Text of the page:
Terrifying temple murals and ghoulish ghost shrines are all part of Thailand’s unique views on spirituality and life after death
Ghosts, and the idea of hell, have been part of Asia’s daily spiritual life for centuries, with folktales of this sort being very popular in countries such as Japan, China, Cambodia, Myanmar, and Thailand. In France, a major exhibition entitled Ghosts and Hells: The Underworld in Asian Art, is on display until July 15th, 2018 at the Paris Museum of non-European Arts (Musée du Quai Branly-Jacques Chirac) and Thailand is particularly well represented in this show. A large part of the exhibition centres on the superstitions and beliefs of Thais who are both fascinated and frightened by supernatural phenomena. The Theravada form of Buddhism that is practiced in Thailand incorporates the concept of the “Three Worlds” (traiphum), which, in turn, highlights the intimate link between hell, earth, and paradise. The world of “desire” forms the hell and earth, while paradise is composed of various stages—each level freeing one from contact with the strife of the lower world. Anyone on earth is always close to hell, but also to the first stage of paradise. The direction one goes in depends on one’s actions and behaviour.
But if you can’t make it to Paris, you can still see underworld art right here in Bangkok. In many Thai temples spectacular murals illustrate the life of the Buddha, and/or scenes from the Ramayana—an epic poem about the divine prince Rama—and some even depict daily life in Siam hundreds of years ago. However, there are also murals that show what eternal damnation can be like. Hell is always close at hand, as humans living in the intermediate world (hell and earth) are prone to desire and suffering.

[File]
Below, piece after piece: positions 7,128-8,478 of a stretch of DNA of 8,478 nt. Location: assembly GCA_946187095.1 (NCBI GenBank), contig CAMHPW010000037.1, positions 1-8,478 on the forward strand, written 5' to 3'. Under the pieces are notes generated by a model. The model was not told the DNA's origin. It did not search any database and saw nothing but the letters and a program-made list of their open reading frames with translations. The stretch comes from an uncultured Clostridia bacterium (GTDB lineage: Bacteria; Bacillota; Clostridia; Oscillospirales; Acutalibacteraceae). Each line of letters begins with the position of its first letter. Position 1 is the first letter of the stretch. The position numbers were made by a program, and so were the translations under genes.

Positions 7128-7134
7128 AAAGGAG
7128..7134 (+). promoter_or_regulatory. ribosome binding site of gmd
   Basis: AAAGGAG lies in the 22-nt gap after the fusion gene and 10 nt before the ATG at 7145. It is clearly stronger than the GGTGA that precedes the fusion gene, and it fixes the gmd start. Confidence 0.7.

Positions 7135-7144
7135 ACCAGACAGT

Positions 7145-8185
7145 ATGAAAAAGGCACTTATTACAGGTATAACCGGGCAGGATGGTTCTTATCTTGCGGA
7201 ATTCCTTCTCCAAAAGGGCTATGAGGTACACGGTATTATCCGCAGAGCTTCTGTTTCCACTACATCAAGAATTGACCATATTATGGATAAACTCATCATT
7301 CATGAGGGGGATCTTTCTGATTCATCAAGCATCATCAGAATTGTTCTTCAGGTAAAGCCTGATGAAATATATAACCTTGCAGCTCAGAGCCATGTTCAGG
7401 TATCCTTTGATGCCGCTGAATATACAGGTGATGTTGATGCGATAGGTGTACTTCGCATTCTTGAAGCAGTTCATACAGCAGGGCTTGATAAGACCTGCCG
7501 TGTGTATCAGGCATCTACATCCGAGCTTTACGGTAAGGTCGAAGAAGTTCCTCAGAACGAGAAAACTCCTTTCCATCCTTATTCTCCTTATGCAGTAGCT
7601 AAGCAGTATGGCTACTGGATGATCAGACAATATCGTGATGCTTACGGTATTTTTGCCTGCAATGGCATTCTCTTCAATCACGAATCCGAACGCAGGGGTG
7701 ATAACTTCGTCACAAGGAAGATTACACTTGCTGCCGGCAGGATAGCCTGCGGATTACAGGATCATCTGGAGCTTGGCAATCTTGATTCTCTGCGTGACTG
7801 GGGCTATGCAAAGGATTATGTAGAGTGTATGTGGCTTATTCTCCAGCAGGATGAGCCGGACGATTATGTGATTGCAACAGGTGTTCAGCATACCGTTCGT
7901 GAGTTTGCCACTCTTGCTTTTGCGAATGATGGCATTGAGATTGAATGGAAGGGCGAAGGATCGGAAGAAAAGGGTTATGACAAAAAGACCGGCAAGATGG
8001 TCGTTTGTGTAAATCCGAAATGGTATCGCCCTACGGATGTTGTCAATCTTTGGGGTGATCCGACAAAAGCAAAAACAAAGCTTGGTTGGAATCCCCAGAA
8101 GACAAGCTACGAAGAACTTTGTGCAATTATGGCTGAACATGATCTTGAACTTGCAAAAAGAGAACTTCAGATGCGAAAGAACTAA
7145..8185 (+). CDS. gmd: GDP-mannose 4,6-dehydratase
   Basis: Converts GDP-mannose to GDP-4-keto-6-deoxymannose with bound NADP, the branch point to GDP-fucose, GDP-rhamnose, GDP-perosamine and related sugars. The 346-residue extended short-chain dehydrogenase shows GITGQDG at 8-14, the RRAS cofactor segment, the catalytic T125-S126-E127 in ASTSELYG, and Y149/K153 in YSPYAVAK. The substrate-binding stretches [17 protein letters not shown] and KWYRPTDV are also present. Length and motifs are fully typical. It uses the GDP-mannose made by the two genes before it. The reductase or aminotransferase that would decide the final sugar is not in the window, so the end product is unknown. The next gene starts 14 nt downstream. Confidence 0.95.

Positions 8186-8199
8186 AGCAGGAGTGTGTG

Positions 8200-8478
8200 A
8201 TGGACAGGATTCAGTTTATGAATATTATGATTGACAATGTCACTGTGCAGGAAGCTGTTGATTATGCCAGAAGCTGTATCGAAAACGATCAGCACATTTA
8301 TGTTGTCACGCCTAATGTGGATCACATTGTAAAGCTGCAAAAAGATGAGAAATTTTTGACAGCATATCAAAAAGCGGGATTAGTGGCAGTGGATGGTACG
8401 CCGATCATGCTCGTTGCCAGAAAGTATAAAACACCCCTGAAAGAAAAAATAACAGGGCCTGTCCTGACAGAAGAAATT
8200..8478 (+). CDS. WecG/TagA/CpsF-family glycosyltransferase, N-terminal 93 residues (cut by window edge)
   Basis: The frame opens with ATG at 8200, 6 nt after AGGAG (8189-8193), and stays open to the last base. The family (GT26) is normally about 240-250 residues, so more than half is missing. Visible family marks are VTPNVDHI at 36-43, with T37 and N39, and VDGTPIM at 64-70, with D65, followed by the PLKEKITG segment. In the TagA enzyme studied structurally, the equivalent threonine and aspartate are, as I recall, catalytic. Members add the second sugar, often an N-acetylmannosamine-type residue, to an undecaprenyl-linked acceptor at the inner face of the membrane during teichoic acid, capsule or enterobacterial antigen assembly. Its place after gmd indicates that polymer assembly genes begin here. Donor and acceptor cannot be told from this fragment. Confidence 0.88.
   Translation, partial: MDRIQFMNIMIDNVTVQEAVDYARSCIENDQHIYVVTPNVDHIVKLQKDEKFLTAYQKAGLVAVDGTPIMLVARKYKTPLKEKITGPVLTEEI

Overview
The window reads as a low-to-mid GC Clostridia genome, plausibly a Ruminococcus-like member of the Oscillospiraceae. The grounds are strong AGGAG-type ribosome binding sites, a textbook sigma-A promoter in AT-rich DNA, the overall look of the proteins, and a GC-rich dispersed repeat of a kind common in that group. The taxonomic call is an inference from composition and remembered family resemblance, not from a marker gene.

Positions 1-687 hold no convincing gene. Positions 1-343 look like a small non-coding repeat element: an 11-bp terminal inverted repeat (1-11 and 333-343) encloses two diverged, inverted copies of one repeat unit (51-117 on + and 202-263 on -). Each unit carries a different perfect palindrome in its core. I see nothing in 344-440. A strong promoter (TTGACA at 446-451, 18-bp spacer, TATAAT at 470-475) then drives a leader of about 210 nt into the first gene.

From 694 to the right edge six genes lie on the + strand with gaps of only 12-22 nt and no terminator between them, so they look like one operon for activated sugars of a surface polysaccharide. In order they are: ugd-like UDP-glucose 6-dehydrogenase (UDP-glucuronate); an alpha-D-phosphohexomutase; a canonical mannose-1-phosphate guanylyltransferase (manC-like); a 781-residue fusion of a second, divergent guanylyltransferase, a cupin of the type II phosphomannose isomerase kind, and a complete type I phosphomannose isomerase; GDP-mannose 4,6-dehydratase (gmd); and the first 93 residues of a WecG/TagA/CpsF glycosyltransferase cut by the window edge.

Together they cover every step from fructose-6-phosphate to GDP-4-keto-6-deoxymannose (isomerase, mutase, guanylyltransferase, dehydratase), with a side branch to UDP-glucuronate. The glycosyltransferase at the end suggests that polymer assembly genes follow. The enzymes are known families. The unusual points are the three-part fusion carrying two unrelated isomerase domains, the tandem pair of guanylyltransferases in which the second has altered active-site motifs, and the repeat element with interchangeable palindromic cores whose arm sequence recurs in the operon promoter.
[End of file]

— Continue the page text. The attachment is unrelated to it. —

In Bangkok, two temples have standing statues of Buddha which are surrounded by hellish images; just a gentle reminder to believers that it is necessary to always behave well, in order to one day reach paradise and, ultimately, Nirvana.
In Phra Nakhon, Bangkok’s historical Old Town, there are two temples offering spectacular frescoes depicting hell. Start your tour at Wat Suthat Thepphawararam (often simply called Wat Suthat). It’s easy to find as it faces both the Bangkok City Hall and the Giant Swing. This sanctuary is one of the most important in Bangkok, and is considered a First Class Royal Temple. Construction was started in 1807, but not completed until 1843. Inside the Viharn (prayer hall), the eye is caught by a giant statue of Buddha, which has been transferred here from the ancient capital of Sukhothai and dates back to the 14th century. This giant Buddha image is, in turn, surrounded by some of Bangkok finest murals—covering the columns, walls, and doors of the structure.
The murals mostly show classical Buddhist and Ramayana motifs, as well as scenes of Siamese history, but if you go behind the Buddha statue (to the left) the artwork on the back of one column is all about what hell could be—explicit scenes of torture with crucifixions and burnings, and assaults by demons, easily identified by their animal heads and human bodies!